Rebels reap rich dividends from counter-attacks
Published 22/04/2015 | 02:30
One of the striking features of Cork's league campaign has been the propensity of their defenders to get forward to create and take scores.
So far in eight league games four different defenders have scored goals while Conor Dorman has scored at least a point in six of those games.
Jamie O'Sullivan got the ball rolling against Dublin on the opening day with Tomas Clancy against Donegal, Stephen O'Donoghue against Derry and Tom Clancy against Donegal the last day reaping dividends from their adventures.
The high rate of scores from defenders is a legacy of a counter-attacking style they have been fine-tuning off the platform of a stronger defensive structure that has been built around the use of at least one sweeper, generally Colm O'Driscoll, with Mark Collins withdrawn from attack to midfield.
After the opening game, Dublin boss Jim Gavin described them as the most defensive Cork team he had seen but after the humiliating defeat to Kerry in last year's Munster final the days of an open free-flowing Cork playing man-to-man football were over, at least in the short term.
They began the process of 'locking down' against Sligo in last year's fourth round qualifier but have still showed some flexibility in their approach in certain league games so far, notably the Kerry game in Pairc Ui Rinn when neither side was prepared to give any indication as to how they set up if they meet later this year.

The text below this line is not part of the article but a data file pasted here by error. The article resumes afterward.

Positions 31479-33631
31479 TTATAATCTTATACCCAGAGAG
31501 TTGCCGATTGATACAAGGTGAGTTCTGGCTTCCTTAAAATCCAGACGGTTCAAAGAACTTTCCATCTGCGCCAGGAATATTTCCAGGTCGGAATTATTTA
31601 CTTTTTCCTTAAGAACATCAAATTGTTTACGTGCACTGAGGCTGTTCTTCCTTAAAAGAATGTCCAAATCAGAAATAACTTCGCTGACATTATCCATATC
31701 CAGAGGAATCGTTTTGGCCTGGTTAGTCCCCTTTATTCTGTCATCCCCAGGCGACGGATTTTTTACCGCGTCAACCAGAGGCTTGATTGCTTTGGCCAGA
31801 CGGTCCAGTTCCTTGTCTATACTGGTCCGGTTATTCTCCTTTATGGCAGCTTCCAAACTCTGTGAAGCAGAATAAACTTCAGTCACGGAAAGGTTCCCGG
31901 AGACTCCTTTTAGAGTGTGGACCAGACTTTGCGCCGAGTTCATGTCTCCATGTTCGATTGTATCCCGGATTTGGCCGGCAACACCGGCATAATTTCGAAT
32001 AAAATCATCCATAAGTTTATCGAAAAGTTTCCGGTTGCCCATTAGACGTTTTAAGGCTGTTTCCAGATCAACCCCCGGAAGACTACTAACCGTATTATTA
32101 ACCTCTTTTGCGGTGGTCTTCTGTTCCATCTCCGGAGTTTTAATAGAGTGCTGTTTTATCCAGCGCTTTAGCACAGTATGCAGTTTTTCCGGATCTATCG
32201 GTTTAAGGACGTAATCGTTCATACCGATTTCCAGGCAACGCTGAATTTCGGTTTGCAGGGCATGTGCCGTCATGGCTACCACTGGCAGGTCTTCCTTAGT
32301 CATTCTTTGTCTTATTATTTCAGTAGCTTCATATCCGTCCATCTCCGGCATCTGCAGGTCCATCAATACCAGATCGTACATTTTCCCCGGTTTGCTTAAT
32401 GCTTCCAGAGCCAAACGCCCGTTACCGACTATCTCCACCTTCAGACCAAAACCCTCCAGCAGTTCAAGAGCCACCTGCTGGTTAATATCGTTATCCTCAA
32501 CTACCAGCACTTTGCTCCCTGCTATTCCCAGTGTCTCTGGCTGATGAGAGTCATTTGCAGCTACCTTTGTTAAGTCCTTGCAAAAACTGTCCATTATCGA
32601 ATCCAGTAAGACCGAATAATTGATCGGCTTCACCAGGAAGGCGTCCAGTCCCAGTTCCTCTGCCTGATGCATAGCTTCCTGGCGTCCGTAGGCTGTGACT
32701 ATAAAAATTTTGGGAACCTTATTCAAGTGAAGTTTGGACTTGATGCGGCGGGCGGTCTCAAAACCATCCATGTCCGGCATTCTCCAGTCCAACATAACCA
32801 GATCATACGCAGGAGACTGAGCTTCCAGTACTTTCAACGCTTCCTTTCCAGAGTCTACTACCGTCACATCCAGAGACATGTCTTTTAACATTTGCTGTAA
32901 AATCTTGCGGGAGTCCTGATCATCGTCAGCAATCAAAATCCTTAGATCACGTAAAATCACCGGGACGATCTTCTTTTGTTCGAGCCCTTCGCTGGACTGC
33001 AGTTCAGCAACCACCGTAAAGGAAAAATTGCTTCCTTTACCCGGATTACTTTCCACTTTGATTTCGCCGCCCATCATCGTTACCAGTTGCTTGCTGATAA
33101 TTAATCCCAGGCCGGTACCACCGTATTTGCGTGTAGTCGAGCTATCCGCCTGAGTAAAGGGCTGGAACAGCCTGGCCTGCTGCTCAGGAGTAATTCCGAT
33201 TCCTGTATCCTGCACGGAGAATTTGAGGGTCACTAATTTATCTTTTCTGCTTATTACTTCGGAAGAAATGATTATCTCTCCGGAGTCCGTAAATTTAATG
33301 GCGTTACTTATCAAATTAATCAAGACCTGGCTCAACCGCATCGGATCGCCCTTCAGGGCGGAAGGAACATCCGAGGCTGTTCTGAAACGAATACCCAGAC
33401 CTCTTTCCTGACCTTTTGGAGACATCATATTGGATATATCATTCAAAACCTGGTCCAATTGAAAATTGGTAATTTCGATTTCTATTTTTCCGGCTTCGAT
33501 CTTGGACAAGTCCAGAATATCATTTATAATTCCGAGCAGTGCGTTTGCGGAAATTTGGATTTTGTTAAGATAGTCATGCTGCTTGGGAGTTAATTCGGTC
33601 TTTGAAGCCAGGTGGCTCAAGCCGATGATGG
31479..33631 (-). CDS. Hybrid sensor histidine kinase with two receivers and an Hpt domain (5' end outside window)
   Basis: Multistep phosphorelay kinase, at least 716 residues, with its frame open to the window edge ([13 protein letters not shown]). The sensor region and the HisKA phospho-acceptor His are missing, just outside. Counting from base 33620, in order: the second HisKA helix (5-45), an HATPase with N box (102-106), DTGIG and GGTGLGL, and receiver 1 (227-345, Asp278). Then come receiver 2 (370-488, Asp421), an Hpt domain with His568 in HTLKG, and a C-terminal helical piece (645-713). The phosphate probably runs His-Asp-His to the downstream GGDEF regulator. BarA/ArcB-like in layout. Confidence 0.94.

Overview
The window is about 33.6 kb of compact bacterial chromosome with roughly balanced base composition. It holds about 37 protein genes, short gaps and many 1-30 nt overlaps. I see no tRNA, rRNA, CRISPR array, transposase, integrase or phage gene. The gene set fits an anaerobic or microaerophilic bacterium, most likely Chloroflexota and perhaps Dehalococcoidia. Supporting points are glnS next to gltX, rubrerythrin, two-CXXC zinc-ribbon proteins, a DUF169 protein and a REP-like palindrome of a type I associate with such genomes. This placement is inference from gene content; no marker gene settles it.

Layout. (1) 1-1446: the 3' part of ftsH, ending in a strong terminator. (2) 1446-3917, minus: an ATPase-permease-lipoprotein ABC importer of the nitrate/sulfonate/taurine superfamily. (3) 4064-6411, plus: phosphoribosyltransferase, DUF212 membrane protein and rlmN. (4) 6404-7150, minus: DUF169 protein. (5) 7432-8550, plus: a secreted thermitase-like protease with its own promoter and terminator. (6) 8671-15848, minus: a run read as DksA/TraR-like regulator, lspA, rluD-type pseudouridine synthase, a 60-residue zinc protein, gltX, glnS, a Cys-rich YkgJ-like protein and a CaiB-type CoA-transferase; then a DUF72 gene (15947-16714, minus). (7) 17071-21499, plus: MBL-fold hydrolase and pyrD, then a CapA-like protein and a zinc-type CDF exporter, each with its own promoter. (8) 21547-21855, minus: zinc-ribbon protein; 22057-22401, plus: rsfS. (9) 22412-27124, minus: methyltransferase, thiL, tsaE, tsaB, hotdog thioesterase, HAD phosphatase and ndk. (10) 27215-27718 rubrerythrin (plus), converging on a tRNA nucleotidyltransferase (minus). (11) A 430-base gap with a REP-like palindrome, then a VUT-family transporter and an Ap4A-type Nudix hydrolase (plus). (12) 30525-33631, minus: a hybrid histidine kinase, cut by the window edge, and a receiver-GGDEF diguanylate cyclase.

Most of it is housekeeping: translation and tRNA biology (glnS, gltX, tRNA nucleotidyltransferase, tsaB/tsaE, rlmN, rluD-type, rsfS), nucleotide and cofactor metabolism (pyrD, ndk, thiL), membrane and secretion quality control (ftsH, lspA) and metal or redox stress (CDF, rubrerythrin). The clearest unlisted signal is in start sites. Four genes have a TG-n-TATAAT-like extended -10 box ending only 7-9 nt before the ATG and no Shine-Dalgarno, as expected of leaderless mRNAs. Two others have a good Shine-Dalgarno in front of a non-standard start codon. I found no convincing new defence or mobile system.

Cork have developed a habit of scoring goals created from incisive runs along or close to the end-line. Dorman (above) has hit 0-7 to illustrate his worth getting forward from the half-back line while Michael Shields, Eoin Cadogan and Brian O'Driscoll have also been on target.
Donegal perfected the art of swift counter-attacking when they won their last All-Ireland title in 2012, their defenders grabbing 1-17 from their seven Championship games.
A year later Mayo took attacking depth to a new level again with 2-20 from six games from their defenders, an average of 4.3 points per game and a return of just under 20 pc that summer. Lee Keegan scored in every Championship game.
Cork are not quite at that level given how freely their forwards Colm O'Neill and Brian Hurley, in particular, have scored. But with 4-11 bagged from 14-108 scored a 15 pc return on all scores reflects a policy that has worked well for the Rebels this spring.